I feel certain that this book will be helpful to families. I pray for this.”

— Pope Francis
Preface, Pope Francis, the Family, and Divorce
from the Vatican, August 2017

Back in August, Where Peter Is published a two-part interview with our friend and British author Stephen Walford, as well as a review of his new book, Pope Francis, the Family, and Divorce: In Defense of Truth and Mercy (order directly from publisher here, Amazon currently on backorder).

In the days following our interview and review, it was revealed that Pope Francis himself provided the preface for the book, which also has a foreword by Cardinal Óscar Rodríguez Maradiaga and endorsements by Cardinals Donald Wuerl and Kevin Farrell. Cardinal Joseph Tobin — the local ordinary of the publisher, Paulist Press — provided the imprimatur and nihil obstat.

In the preface, taken from a personal letter from the Holy Father to Walford, written shortly after the two met in person in late July 2017, Pope Francis stresses the doctrinal continuity between Amoris and the magisterial teachings of his predecessors. He emphasizes that although there were “temptations” to stray from doctrinal fidelity, but in the end, the “Good Spirit prevailed.” On the entire synodal process that led to the promulgation of Amoris Laetitia, Francis wrote:

One of the things that most impressed me in this whole process was the desire to seek God’s will in order to better serve the Church. Seeking in order to serve. This was done through reflection, the exchange of views, prayer, and discernment. There were of course temptations during this journey but the Good Spirit prevailed. Witnessing this brought spiritual joy.

Francis goes on to explain the theological influences of the exhortation, as well as its hermeneutic. Francis describes the magisterium of the Church as, “always in continuity (without ruptures), yet always maturing.”

In his foreword, Cardinal Rodríguez Maradiaga stresses the firm theological foundations of Amoris Laetitia, and praises Walford’s in-depth explanation of the theological background and moral doctrine employed by Pope Francis in his exhortation. He writes,

We are given a reflection on moral theology and the famous chapter 8 that is inspired by “caritas in veritate.” Walford takes us on a solid journey through St. Thomas, St. Augustine, Vatican II, St. John Paul II, and Pope Benedict XVI. The author tells us that the Church of the twenty-first century is in the era of divine mercy, an era that has emerged as an antidote to the onslaught of evil. Many souls swim in the sea of ignorance of moral truths, or are crushed under the weight of the bondage of sin. The Holy Spirit has sent a Pope who understands these problems; who has spent his life in the trenches alongside his people. His teachings do not seek to undermine marriage or the great mystery of the Holy Eucharist.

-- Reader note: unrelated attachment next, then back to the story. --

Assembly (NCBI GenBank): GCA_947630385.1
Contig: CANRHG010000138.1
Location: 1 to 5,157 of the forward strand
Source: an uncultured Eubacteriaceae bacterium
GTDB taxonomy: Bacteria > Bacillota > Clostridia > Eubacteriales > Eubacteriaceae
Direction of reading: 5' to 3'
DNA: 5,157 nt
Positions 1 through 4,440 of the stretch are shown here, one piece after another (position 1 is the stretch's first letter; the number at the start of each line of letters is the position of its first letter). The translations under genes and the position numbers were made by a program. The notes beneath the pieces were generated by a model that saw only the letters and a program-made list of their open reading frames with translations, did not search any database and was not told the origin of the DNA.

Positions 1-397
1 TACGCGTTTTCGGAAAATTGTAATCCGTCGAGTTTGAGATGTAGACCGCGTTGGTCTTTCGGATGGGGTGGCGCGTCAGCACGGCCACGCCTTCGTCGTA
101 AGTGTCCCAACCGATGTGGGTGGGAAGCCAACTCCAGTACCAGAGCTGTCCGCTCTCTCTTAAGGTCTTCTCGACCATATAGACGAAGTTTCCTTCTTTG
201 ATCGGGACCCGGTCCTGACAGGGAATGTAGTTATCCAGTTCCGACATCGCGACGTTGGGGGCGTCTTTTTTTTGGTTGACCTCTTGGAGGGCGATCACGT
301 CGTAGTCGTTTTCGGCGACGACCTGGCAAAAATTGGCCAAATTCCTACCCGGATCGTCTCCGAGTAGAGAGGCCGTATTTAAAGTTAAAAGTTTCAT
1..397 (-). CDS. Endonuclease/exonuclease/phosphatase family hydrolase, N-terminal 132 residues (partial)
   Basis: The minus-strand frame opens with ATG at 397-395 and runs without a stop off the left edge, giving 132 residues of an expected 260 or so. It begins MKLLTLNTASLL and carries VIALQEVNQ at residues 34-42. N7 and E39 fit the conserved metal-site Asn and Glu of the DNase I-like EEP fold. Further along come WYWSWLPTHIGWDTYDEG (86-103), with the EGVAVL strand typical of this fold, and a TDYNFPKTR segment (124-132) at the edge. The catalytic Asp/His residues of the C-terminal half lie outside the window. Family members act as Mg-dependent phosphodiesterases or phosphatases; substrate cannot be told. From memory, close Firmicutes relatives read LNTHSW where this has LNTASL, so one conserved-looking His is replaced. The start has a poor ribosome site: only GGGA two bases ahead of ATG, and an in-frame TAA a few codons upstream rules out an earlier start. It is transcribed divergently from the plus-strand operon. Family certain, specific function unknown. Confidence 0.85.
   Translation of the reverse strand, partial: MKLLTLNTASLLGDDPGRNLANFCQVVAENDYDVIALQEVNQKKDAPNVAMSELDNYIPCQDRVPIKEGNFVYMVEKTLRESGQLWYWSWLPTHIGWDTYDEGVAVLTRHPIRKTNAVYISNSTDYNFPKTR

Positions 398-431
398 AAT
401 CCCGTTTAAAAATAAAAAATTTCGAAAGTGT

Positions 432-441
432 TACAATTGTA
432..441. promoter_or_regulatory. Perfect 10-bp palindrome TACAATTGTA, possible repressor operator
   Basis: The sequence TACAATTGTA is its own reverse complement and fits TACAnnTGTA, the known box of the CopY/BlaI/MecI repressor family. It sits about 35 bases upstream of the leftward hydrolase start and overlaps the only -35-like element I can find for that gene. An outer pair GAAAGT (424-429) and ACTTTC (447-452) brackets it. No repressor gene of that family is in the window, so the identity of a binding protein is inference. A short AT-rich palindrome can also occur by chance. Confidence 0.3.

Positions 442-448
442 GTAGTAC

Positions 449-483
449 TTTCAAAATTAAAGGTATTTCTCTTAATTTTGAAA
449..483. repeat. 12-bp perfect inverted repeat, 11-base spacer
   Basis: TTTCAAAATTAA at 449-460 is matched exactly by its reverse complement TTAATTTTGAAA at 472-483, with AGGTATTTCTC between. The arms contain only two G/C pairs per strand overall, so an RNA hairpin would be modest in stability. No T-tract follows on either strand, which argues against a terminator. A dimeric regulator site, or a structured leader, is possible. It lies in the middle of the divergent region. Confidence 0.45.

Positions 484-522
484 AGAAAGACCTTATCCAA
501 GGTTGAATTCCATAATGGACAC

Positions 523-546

On the contrary, he takes to heart the words of Jesus in the parable of the wedding banquet: “Go out into the roads and lanes, and compel people to come in, so that my house may be filled” (Luke 14:23). Of course, these words do not refer to forcing people against their will, but commands us to go out to look for sinners, lost sheep, those considered unworthy. Pope Francis does not abandon anyone; and as a faithful disciple of Jesus, he does not give a superficial service, but touches the wounded and administers to them mercy.”

On the back cover, Cardinal Wuerl praises the book for its “Rigorous doctrinal integrity, rich pastoral accompaniment, and a profound understanding of the encroachment of secular culture.” Cardinal Farrell asserts that, “This is a book totally faithful to the Magisterium of the Church and inspired by the pastoral vision of Pope Francis. It expresses love and concern for suffering families, especially those in irregular situations, and it is an invitation for them to draw closer to the Lord.”

Rarely does a book on such a contentious and hotly debated subject come with a papal endorsement and the enthusiastic praise of three cardinals, but Walford’s book is unique in that he gives pride of place to doctrinal orthodoxy and adherence to the teachings of the Magisterium, while supporting and defending Pope Francis’s teachings in Amoris Laetitia. In a recent interview with Crux’s Christopher White, he said,

“For me, it’s always been about accepting the ordinary magisterium, the Congregation for the Doctrine of Faith, and previous popes. The pope speaks with the authority of Christ, and it doesn’t have to be some infallible dogma for that to be the situation.”

Walford’s book aligns closely with our positions on Amoris Laetitia and Pope Francis, as we are also committed to defending the doctrinal fidelity of the exhortation and the Church’s teachings on papal primacy.

Pope Francis, the Family, and Divorce, however, promises to resonate more deeply within the heart of the current debate, not only because it presents a comprehensive, meticulously cited doctrinal justification for Amoris Laetitia; nor because it has received praise from the highest levels of Church authority; but because Stephen Walford himself has become such a compelling figure in the debate over Pope Francis and his papacy.

A pianist and teacher from Southampton, Walford has no formal theological training. Yet that has not stopped him from writing three books on theological topics. All three books have forewords written by cardinals; all three books have each received a nihil obstat and imprimatur for their fidelity to the Magisterium. His first book, Heralds of the Second Coming, received endorsements from many Catholic theologians and writers, including Fr. Donald Calloway and Ralph Martin. His second book, Communion of Saints, was praised by a well-known papal critic, the theologian Fr. Thomas Weinandy, who wrote:

“This is truly an inspired and inspiring work! Stephen Walford has authored a theologically reliable and beautifully written book. Using scripture, the teaching of the Church, and the writings of Saints, he provides not only an informative and moving account of the Saints in heaven, the souls in purgatory, and faithful upon earth, but also how all of the members marvelously interrelate with one another to form the one living and eternal Body of Christ, with Jesus as the Head. This book will transform hearts and quicken minds, for readers will glory in the fact that they are members of such a glorious reality–The Communion of Saints.”